The aircraft continued to be spotted, even more than it had happened until then, with the Nighthawks also deploying to several U.S. bases to carry out Dissimilar Air Combat Training with other U.S. types. Then, in 2021, the U.S. Air Force published the first official images of the type still involved in flight operations on the DVIDS (Defense Visual Information Distribution Service) network.

In September 2022 the Air Force Test Center published a Request For Information (RFI) about a possible 10-year contract for maintenance and logistics support services for the F-117A fleet at the TTR airfield, acknowledging that the U.S. Air Force is willing to keep the aircraft flying at least until 2034.

It is not known how many Nighthawks are still airworthy. As of January 2023, of the 59 F-117s built, approximately 45 F-117s were in the inventory, with more than 10 already approved for transfer to museums. The current disposal rate is only between two and three jets per year, instead of four per year announced in 2017.

Highest resolution video ever taken at the Tonopah Test Range

In the morning hours on Oct. 10, 2023 Michał Rokita reached a spotting point located about 14 miles from Tonopah Test Range with his Nikon P1000 camera with a 3000mm optical zoom and, from there, he shot some of the best TTR airfield footage and photographs ever.

The footage shows F-117 operations at the secretive base including radio comms. Michal was lucky enough to catch a pair of the local based F-117s that launched for a mission in the range as well as some Janet B737 and Beech King Air aircraft.

Remarkably, Michal also spotted two mysterious aircraft, one of those, barely visible in one of the open hangar close to the F-117s.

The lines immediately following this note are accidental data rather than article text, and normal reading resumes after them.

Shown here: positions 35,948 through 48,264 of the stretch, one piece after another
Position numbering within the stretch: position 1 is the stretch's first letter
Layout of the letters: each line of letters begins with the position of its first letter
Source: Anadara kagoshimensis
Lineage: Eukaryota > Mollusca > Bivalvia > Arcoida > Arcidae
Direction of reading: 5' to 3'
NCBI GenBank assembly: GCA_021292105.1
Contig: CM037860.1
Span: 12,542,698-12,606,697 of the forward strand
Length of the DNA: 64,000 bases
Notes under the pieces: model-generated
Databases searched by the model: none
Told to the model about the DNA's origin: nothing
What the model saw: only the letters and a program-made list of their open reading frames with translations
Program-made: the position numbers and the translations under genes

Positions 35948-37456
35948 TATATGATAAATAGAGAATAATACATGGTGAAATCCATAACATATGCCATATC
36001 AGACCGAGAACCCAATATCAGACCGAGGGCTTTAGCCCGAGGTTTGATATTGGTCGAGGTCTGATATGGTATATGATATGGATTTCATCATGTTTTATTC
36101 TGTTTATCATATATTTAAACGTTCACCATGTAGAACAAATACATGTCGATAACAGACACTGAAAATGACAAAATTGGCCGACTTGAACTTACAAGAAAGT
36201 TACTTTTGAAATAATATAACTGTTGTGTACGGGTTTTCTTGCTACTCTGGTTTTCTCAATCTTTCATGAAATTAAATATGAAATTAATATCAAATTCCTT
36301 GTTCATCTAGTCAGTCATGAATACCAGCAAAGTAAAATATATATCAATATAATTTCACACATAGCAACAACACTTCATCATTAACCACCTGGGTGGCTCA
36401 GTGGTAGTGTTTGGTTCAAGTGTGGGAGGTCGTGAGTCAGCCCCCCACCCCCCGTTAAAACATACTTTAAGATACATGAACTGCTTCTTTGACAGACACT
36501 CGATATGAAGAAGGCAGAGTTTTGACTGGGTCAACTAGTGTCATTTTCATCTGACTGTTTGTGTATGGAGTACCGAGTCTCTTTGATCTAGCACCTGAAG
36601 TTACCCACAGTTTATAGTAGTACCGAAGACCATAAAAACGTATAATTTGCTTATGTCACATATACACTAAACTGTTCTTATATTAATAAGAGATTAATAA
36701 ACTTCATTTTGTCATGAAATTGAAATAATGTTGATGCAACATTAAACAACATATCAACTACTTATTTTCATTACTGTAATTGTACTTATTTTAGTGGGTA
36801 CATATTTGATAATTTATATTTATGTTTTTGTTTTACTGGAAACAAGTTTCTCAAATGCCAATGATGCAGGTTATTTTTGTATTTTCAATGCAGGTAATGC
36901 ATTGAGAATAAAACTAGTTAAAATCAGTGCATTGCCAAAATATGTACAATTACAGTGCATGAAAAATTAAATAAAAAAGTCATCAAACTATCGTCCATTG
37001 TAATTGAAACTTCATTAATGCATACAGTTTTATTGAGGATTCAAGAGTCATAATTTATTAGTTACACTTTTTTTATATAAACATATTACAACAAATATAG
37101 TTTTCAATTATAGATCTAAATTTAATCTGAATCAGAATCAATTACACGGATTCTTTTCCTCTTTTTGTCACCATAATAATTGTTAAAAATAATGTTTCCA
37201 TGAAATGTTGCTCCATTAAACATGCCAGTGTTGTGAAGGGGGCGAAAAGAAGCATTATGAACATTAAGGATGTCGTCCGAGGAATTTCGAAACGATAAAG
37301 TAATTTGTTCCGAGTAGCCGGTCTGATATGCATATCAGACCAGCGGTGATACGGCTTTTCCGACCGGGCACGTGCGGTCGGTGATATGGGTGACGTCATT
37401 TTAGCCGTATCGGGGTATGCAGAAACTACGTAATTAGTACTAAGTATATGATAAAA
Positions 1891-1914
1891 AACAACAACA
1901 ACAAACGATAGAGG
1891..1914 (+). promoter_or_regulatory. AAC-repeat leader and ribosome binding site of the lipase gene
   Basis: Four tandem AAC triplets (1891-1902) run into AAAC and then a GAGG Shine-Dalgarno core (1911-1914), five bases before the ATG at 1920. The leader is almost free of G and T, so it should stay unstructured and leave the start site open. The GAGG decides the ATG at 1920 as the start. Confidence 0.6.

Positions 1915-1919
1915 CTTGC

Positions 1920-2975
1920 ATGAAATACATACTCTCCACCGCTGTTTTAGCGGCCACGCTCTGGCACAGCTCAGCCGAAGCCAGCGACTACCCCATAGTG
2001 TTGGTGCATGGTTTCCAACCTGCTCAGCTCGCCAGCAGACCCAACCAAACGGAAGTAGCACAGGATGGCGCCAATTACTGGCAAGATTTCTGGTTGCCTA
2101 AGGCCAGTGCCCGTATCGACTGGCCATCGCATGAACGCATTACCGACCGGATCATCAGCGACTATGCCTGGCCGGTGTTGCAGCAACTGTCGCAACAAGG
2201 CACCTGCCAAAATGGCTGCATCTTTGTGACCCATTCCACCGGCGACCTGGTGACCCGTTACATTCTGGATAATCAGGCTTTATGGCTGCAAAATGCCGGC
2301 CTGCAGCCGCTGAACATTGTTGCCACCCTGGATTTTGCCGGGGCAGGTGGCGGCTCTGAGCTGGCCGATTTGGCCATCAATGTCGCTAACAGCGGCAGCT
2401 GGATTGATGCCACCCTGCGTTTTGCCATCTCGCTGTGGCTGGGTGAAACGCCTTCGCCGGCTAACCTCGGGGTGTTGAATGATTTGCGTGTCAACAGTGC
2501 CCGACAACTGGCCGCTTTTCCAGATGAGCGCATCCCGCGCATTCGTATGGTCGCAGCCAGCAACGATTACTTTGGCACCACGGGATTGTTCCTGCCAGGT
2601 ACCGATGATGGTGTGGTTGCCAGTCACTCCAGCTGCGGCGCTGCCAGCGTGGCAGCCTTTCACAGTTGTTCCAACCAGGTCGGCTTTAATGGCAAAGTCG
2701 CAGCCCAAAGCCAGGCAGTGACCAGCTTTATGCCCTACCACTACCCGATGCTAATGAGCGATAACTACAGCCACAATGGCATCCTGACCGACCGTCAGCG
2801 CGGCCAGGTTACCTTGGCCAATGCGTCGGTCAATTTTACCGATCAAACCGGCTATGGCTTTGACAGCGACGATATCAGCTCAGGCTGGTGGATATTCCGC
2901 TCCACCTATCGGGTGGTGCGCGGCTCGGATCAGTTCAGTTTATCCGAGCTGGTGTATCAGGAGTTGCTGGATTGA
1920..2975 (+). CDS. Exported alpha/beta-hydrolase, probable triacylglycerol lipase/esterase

“I spotted on both – Groom Lake and Tonopah Test Range,” he told us in an email. “Both bases were much more active comparing to the other times I visited them. I got lucky on several occasions but below I’m going to share a video that may interest you as I was fortunate enough to take photos and video record a pair of F117 flying in the range out of Tonopah. The video contain communication recordings as well as other movements of Nighthawk’s on the ground with take off and landing itself. “

About Stefano D'Urso
Stefano D'Urso is a freelance journalist and contributor to TheAviationist based in Lecce, Italy. A graduate in Industral Engineering he's also studying to achieve a Master Degree in Aerospace Engineering. Electronic Warfare, Loitering Munitions and OSINT techniques applied to the world of military operations and current conflicts are among his areas of expertise.
About David Cenciotti
David Cenciotti is a journalist based in Rome, Italy. He is the Founder and Editor of “The Aviationist”, one of the world’s most famous and read military aviation blogs. Since 1996, he has written for major worldwide magazines, including Air Forces Monthly, Combat Aircraft, and many others, covering aviation, defense, war, industry, intelligence, crime and cyberwar. He has reported from the U.S., Europe, Australia and Syria, and flown several combat planes with different air forces. He is a former 2nd Lt. of the Italian Air Force, a private pilot and a graduate in Computer Engineering. He has written five books and contributed to many more ones.